The Ernest Hemingway Birthplace Museum Might Not Survive the Pandemic— Fortunately, You Can Help
Hemingway spent the first six years of his legendary life in this beautiful Queen Anne-style Victorian.
The Ernest Hemingway Birthplace Museum is one of countless historic house museums facing financial hardship due to the ongoing coronavirus pandemic. Unless it meets its fundraising goal, it may be forced to close its doors as soon as this December.
The beautifully restored Queen Anne-style Victorian in Oak Park, Illinois, was built by the famous writer’s maternal grandparents in 1890 and was the first residence in the Chicago suburb to have electricity. Hemingway was born in the home on July 21, 1899, and spent the following six years of his legendary life there.
Sadly, the Ernest Hemingway Birthplace Museum was closed for four months amid the coronavirus pandemic, and it might not be able to recover.
“We closed (per state and local mandates) from March through June. We reopened in July on a limited-basis; Saturdays only, but at a limited capacity of 8 persons per tour to remain with the Illinois Phase 4 guidelines.” Keith Strom, the executive director of the Ernest Hemingway Foundation of Oak Park, told House Beautiful. “Our admission upon reopening is substantially down with our visitor totals for this year having dropped precipitously (approximately an 80% reduction compared to last year).”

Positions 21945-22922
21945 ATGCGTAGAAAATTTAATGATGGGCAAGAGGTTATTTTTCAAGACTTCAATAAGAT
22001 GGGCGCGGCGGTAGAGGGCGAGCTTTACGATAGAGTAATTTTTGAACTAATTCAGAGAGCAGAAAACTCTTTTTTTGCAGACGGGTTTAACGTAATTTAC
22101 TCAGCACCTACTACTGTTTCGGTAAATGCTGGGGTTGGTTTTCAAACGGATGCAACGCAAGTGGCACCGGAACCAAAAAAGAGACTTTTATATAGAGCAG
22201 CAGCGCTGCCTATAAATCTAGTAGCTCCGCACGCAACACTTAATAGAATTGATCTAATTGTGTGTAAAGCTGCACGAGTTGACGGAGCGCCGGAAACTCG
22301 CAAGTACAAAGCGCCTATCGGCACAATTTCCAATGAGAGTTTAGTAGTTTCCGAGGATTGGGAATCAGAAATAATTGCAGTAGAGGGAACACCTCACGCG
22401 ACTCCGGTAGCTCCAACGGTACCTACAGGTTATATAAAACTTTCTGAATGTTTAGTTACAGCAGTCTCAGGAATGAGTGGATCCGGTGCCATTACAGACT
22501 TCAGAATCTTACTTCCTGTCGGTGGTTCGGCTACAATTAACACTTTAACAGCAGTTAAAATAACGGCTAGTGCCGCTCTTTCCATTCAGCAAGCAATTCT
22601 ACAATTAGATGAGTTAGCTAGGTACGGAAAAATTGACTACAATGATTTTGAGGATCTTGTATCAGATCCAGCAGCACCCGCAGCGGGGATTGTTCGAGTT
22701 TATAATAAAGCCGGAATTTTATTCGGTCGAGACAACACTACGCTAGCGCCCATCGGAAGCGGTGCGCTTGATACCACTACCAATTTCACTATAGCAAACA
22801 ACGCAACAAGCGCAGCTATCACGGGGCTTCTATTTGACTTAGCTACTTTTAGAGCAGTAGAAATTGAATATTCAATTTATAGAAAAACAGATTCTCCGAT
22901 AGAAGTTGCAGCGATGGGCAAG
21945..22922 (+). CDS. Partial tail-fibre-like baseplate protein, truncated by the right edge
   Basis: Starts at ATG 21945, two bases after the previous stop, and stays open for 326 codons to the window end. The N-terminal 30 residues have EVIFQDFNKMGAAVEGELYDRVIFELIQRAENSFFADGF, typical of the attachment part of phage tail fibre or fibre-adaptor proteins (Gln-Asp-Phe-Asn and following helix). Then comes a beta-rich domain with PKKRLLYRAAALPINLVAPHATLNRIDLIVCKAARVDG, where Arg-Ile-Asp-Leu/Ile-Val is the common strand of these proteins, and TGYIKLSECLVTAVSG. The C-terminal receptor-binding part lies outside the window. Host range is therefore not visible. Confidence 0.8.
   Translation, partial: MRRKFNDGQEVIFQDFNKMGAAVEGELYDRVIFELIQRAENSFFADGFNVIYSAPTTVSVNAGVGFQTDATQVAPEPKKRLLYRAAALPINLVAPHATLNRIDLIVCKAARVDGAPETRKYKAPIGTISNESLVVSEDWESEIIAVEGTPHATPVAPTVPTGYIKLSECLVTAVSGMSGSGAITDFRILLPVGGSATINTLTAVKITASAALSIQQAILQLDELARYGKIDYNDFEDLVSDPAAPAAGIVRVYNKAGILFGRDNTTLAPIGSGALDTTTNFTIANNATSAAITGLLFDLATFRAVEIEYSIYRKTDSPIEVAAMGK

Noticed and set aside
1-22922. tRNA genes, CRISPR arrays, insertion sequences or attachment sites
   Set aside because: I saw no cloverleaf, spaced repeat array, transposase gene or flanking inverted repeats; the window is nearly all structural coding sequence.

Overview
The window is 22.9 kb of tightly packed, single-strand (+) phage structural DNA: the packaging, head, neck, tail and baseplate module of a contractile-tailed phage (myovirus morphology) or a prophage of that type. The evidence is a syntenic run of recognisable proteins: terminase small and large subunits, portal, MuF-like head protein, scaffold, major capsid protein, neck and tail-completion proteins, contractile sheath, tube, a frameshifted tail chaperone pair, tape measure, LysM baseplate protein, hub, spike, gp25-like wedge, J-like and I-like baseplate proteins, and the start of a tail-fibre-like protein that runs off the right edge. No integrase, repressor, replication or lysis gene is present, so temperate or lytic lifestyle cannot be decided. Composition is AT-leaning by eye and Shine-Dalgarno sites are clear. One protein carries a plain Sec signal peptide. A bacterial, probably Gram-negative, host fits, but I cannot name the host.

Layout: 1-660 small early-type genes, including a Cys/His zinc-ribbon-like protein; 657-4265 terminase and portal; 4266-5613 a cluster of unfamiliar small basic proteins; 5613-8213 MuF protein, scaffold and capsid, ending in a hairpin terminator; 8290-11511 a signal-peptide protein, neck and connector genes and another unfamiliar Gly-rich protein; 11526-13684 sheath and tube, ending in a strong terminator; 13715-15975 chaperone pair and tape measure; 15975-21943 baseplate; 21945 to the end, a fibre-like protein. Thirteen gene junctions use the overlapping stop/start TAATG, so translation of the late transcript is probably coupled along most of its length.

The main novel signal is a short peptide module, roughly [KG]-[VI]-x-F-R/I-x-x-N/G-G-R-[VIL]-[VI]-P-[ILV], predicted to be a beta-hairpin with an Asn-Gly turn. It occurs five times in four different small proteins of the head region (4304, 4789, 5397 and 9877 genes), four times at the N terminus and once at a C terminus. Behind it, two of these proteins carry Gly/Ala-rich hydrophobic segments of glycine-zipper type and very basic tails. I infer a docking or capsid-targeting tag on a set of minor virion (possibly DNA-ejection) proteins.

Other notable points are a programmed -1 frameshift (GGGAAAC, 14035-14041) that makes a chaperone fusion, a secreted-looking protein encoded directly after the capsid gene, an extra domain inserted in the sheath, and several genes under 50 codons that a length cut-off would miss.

Two weeks ago, in an effort to keep the landmark open to the public, the Ernest Hemingway Foundation of Oak Park set up a GoFundMe page. At time of publishing, they’ve raised just short of $18,000. Their goal is currently $75,000.
“If we meet this target, it will go a long way toward making us whole—keeping the birthplace museum open through next spring and allowing us to continue our educational and social programming when deemed safe,” Strom explained to House Beautiful.
To help keep this historic house open by making a donation on SaveHemingway.com.